Google Translate


A Toxics-Free Future


Tunisia Should Move to Ban 33 Dangerous Pesticides

Farming family in Tunisia. Photo courtesy CGIAR Research Program on Dryland Systems,

Although already banned in Europe, about 33 dangerous pesticides are still imported by Tunisia, according to a report by the Association of Environmental Education for Future Generations (AEEFG), in collaboration with IPEN. According to Semia Gharbi, president of the AEEFG, a specialist in environmentals sciences, and coordinator of IPEN’s Middle East and North Africa (MENA) regional hub, authorities have been slow to update their lists of registered pesticides imported into the country, with the currently available lists dating back to 2017.

"Faced with the lack of rigor and transparency regarding the pesticides banned from the EU and their export to developing countries including Tunisia, the Ministry of Agriculture must act and even require the Department of Plant Protection, in charge of pesticide registration, to be transparent by publishing on its website the updated list of pesticides, as well as the importing companies and the list of pesticides already banned. We must not wait for the implementation of the commitment of the European Commission, to stop the export of dangerous pesticides banned in the EU,” said Gharbi.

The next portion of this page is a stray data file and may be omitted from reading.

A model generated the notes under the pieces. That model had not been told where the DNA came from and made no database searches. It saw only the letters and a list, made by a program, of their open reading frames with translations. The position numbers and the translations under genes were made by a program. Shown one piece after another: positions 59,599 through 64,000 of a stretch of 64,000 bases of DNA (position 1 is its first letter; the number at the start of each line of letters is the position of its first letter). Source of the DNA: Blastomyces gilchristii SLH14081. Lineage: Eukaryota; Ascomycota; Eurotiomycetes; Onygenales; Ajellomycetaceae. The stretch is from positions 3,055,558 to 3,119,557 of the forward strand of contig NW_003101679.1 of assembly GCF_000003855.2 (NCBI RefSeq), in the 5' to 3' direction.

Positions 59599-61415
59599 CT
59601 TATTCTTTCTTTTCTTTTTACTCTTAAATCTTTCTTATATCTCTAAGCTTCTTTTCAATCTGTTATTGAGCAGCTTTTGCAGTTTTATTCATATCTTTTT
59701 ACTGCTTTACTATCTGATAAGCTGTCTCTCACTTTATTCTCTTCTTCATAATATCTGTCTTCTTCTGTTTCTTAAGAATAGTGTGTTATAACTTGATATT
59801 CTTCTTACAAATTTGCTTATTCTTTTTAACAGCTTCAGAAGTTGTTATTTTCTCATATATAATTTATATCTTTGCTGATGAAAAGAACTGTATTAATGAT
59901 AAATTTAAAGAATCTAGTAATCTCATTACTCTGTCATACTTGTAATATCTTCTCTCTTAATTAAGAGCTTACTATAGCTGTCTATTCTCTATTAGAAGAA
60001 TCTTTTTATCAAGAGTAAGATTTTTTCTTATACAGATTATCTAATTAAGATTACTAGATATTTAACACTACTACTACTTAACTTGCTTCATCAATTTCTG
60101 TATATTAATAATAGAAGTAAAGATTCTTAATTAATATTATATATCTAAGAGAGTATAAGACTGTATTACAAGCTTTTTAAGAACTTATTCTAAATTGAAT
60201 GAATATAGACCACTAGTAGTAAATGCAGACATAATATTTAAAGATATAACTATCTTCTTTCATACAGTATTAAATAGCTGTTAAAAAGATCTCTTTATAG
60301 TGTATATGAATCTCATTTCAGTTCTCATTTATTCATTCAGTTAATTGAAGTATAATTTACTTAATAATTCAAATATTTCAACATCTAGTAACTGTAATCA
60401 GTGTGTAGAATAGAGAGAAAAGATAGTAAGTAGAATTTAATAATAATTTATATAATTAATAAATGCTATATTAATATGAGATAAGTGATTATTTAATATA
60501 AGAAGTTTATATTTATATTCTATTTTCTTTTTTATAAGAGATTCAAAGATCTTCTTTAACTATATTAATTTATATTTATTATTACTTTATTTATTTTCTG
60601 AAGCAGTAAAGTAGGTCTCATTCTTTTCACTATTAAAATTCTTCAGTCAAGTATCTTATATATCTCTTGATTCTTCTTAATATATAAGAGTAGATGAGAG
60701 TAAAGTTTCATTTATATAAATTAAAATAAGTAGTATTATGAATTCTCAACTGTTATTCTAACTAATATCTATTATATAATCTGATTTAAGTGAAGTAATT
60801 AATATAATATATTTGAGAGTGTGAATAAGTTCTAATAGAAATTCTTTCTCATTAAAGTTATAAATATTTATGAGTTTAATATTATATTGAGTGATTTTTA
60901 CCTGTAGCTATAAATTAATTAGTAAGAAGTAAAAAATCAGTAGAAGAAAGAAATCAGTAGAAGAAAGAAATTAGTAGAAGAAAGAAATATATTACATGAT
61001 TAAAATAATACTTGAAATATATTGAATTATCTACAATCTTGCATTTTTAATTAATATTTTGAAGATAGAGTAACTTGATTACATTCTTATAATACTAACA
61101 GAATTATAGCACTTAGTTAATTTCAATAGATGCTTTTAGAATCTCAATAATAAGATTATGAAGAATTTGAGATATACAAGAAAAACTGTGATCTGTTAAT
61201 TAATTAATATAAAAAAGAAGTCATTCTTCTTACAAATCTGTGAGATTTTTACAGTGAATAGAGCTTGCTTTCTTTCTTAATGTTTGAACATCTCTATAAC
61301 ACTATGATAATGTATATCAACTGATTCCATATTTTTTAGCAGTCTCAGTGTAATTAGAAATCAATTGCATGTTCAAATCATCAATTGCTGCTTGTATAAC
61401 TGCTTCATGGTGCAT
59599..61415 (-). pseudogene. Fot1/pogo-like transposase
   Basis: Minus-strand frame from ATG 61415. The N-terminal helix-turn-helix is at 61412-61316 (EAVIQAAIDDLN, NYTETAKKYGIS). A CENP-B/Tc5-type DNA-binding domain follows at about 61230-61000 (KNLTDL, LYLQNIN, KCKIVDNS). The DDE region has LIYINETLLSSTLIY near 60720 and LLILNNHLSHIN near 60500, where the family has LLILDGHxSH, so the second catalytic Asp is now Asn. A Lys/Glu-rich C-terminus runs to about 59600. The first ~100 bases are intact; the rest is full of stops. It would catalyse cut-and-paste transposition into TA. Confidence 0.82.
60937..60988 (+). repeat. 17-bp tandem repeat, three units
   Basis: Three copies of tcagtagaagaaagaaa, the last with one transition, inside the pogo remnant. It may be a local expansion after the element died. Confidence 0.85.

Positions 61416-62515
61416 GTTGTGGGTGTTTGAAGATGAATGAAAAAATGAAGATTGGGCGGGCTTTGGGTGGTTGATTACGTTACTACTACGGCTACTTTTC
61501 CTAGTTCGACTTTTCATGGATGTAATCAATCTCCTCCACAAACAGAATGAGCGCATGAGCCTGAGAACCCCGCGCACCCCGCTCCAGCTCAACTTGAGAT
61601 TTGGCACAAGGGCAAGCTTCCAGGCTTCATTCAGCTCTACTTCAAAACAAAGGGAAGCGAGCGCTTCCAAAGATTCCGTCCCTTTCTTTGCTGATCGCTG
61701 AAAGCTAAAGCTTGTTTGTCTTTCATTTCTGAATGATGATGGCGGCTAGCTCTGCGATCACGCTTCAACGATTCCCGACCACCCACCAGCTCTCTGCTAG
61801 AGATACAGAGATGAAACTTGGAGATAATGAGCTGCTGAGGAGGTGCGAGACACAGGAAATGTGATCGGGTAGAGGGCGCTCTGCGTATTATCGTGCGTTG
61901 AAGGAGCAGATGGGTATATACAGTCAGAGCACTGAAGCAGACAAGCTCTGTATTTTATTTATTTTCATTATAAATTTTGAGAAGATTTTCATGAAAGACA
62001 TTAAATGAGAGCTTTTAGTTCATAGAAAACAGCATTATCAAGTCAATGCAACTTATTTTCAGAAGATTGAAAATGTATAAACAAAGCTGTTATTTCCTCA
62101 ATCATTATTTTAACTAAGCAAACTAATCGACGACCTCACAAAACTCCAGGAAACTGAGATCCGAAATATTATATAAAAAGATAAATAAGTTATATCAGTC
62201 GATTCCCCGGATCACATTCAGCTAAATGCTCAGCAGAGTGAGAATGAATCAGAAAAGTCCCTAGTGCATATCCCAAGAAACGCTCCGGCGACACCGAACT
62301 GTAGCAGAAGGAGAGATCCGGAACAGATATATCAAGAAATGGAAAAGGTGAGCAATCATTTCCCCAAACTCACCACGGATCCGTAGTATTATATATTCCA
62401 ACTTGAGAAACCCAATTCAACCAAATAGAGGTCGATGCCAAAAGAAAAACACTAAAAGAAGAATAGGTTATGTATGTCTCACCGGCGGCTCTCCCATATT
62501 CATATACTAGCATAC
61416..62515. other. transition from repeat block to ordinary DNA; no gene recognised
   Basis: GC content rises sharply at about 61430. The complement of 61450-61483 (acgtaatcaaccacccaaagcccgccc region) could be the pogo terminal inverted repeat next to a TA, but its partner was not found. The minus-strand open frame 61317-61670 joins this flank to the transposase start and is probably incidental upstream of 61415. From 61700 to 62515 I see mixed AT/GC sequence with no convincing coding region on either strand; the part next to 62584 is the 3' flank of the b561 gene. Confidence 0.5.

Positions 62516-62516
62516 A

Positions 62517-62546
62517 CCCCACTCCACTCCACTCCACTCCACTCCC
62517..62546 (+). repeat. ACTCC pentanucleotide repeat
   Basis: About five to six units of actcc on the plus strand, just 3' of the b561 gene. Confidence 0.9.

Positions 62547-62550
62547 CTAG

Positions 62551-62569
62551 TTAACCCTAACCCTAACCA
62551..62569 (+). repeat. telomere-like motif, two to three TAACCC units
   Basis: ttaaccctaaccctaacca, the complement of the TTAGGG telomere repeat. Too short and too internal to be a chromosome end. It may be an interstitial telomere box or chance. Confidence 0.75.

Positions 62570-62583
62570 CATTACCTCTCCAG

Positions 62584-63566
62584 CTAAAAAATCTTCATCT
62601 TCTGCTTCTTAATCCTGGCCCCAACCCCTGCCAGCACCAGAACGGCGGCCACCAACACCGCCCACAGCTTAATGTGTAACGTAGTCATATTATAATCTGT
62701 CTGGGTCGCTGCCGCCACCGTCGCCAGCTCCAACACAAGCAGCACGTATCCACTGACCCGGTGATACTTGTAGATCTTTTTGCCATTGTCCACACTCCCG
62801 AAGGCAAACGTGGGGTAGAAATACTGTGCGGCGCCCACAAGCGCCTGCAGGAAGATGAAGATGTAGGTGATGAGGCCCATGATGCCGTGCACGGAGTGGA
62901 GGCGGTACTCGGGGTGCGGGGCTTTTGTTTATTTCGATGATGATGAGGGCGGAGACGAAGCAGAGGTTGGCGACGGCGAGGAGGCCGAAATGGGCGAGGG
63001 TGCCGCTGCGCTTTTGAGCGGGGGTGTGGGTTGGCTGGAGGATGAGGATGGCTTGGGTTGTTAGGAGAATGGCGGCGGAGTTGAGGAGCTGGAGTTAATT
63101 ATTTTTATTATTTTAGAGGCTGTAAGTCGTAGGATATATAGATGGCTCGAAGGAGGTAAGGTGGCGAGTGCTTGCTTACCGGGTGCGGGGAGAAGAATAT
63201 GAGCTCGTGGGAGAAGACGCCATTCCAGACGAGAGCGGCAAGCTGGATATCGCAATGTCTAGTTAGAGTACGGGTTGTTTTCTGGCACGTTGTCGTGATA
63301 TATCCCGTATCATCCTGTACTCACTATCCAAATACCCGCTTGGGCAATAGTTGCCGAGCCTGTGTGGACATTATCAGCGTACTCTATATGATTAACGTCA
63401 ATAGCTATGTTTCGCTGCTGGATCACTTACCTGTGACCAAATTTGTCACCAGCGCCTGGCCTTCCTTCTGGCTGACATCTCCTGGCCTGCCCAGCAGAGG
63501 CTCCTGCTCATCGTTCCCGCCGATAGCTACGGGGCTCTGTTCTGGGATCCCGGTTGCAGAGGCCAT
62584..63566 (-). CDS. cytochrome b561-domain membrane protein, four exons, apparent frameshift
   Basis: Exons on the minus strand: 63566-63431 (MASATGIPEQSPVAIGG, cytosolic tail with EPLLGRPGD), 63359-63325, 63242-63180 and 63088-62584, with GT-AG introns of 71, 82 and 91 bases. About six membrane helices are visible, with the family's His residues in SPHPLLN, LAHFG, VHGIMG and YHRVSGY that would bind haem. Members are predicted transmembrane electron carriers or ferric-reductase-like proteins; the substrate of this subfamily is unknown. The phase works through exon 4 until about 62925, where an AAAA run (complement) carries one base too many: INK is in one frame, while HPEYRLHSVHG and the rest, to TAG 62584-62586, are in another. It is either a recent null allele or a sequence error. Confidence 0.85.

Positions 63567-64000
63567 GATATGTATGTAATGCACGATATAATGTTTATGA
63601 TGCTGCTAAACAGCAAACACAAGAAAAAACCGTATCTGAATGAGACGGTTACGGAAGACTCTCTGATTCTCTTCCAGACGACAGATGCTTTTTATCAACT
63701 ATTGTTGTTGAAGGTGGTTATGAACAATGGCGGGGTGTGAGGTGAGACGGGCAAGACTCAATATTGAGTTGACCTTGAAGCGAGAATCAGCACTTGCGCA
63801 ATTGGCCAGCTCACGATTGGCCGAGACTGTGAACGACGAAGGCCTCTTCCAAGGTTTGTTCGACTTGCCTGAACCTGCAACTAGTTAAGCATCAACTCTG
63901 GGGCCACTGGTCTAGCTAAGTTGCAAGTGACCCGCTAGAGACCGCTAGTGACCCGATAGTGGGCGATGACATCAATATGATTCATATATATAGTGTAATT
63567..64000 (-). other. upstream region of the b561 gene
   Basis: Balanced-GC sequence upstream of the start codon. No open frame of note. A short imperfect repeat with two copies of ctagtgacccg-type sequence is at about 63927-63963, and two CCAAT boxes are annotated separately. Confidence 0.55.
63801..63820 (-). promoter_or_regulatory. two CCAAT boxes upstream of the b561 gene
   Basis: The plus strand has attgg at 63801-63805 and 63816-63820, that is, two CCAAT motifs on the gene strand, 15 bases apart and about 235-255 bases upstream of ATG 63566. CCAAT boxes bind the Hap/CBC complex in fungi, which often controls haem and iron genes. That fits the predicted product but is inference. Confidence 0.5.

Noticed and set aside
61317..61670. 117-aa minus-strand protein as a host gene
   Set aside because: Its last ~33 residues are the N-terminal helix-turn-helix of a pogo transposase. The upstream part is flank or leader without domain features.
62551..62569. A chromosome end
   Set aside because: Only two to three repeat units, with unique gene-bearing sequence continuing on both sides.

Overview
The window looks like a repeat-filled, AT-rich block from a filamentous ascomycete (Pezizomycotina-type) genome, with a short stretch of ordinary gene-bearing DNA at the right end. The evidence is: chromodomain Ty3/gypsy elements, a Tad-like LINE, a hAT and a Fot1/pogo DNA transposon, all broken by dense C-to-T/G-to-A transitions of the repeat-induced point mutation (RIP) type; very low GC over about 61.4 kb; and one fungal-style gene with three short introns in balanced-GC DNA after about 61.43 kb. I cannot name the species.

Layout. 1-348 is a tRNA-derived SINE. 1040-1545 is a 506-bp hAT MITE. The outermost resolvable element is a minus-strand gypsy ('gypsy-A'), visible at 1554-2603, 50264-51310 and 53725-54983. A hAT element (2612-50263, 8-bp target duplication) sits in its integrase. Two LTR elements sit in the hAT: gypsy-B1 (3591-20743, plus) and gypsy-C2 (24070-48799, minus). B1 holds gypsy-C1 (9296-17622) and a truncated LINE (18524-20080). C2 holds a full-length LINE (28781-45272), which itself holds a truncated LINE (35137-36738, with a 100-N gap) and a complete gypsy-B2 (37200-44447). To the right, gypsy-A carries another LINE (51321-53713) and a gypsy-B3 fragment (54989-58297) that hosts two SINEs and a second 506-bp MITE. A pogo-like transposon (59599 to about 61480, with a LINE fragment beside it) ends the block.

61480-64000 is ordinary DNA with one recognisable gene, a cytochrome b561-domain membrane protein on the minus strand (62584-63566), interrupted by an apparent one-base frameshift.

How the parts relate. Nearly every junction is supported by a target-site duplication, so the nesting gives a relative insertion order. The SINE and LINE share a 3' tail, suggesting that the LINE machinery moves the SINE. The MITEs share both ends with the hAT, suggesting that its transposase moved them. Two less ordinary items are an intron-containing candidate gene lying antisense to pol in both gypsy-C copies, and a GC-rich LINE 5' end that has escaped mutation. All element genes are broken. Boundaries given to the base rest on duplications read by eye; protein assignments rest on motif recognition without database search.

Many countries are calling on their governments to oppose the double-standard of so-called developed nations when it comes to the export of their toxic chemicals or their waste. Says Gharbi, “Since imports are a sovereign choice, Tunisia would benefit from opting for the protection of human health, as its Constitution of 2014 requires, and protection of the farmers in direct contact with agricultural inputs, pesticides, and fertilizers. The country should ensure transparency, the right to information, and stop the import of pesticides banned in their countries of origin."

The report of the AEEFG cites, moreover, many gaps in the management of pesticides in Tunisia, non-compliance with the texts at several levels (marketing, storage, application, residues, protection, management of empty packaging), the lack of adequate and practical post-approval control procedures, the inadequacy of efforts to raise awareness and supervision of small and medium-sized producers and agricultural users on the risks associated with pesticides and crop protection, the existence of parallel markets, and the lack of a system of environmentally sound and rational management of empty containers of pesticides.

There is hope for changes to protect Tunisians. In a recent news report, national authorities from the Ministry of Agriculture declared:

"The Ministry is currently reviewing and studying the list of 33 pesticides mentioned in the report and will [move forward with] withdrawal if proven dangerous after verification by the technical committee for this purpose in cooperation with the Ministry of Health, and at the level of the Ministry of Agriculture."